Measuring the movie gore that youngsters see
By Katherine Vonderhaar
Should a 10-year-old watch Scary Movie's villain pull a young woman out of a car and stab her to death? Or see Mel Gibson's character in Payback undergo a gory interrogation?
Not many people would think so. Yet a recent study led by DMS pediatrics fellow Keilah Worth, Ph.D., shows that millions of preteens and young teens are watching violent movies—despite their R rating. More than 1,000 studies have documented a link between exposure to violent media and aggression in children, but the Dartmouth study was the first one to examine the actual exposure of young adolescents around the country to violent R-rated movies.
Scary: The researchers conducted a national telephone survey of 6,522 children between the ages of 10 and 14 and asked if they'd seen any of 40 R-rated films released from 1998 to 2003. The study's 10 most popular films were each seen by more than 23%of the study participants. Nearly 50% of the youngsters, including 27% of the 10- year-olds, had seen Scary Movie, for example. "It's really disturbing" that children that young are seeing such films, says Worth, since many "10-year-olds just stopped believing in Santa Claus."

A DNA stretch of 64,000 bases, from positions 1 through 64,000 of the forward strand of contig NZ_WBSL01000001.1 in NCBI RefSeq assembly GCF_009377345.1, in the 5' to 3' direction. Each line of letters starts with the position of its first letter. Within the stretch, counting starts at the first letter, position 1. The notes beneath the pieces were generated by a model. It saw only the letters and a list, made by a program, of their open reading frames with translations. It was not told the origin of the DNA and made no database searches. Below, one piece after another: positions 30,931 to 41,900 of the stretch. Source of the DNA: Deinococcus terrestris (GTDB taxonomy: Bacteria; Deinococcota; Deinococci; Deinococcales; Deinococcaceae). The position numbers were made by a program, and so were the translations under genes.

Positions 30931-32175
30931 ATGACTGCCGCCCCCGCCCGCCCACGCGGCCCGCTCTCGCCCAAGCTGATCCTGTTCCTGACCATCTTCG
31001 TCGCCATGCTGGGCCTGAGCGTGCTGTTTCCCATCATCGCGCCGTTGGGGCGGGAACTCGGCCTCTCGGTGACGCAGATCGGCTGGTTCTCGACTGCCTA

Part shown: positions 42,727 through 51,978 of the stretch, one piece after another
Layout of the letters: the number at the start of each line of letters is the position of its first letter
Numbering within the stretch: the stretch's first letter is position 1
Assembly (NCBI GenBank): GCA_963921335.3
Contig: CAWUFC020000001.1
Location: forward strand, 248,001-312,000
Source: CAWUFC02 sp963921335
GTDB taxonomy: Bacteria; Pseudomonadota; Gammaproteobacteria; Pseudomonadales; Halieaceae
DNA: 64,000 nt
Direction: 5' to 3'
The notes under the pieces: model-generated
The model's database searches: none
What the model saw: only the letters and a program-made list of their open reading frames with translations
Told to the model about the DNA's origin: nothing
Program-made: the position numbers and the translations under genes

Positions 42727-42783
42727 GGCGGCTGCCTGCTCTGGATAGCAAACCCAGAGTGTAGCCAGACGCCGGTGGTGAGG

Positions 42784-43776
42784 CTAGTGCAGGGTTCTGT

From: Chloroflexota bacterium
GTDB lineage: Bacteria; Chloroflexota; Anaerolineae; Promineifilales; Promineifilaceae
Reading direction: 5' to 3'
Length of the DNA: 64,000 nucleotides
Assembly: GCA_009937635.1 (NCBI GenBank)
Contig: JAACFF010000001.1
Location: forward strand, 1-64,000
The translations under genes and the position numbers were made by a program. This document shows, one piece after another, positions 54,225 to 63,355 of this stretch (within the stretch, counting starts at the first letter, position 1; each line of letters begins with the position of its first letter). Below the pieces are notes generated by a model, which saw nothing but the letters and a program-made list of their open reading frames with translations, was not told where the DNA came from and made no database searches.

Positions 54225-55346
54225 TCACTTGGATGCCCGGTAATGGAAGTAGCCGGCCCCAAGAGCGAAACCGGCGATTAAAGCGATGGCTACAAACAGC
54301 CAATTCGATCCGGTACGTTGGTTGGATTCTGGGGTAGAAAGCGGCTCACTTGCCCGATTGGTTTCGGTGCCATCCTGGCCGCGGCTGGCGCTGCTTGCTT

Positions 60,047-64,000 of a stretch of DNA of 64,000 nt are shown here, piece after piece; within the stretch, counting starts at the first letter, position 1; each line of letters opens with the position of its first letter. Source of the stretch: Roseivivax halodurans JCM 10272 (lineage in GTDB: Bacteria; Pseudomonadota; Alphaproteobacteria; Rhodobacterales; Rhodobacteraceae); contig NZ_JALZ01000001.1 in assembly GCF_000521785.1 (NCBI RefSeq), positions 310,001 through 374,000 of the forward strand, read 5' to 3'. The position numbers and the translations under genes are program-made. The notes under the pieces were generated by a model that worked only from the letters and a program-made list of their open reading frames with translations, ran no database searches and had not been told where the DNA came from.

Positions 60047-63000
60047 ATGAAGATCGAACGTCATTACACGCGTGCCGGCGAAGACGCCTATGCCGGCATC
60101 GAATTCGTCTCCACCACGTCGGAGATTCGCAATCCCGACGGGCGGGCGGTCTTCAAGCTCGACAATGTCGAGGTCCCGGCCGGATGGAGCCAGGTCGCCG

Though some may dismiss the comedic violence of Scary Movie as harmlessly funny, pediatrician James Sargent, M.D., begs to differ. "Laughing at violence is a cardinal sign that the adolescent has been desensitized to violence," says Sargent, a senior scientist on the study. "Violence desensitization is how the military prepares soldiers for war. Little kids should not be prepared for war."
Sadistic: In the paper, which was published in the August issue of Pediatrics, several factors—beingmale, an older teen, and nonwhite; performing poorly in school; and having less-educated parents—were associated with higher exposure to violent movies. In addition to comedic violence, four other types of movie violence were identified: horror with gore, sadistic violence, sexualized violence, and extreme interpersonal violence.
The paper, funded by the National Institutes of Health and the American Legacy Foundation, is one of Sargent's many studies examining the influence of media on adolescent behavior. Now that the researchers have quantified youngsters' exposure to movie violence, they're analyzing the effects of that exposure on behavior. In the meantime, Sargent urges parents to always say no to young adolescents who want to watch R-rated movies.
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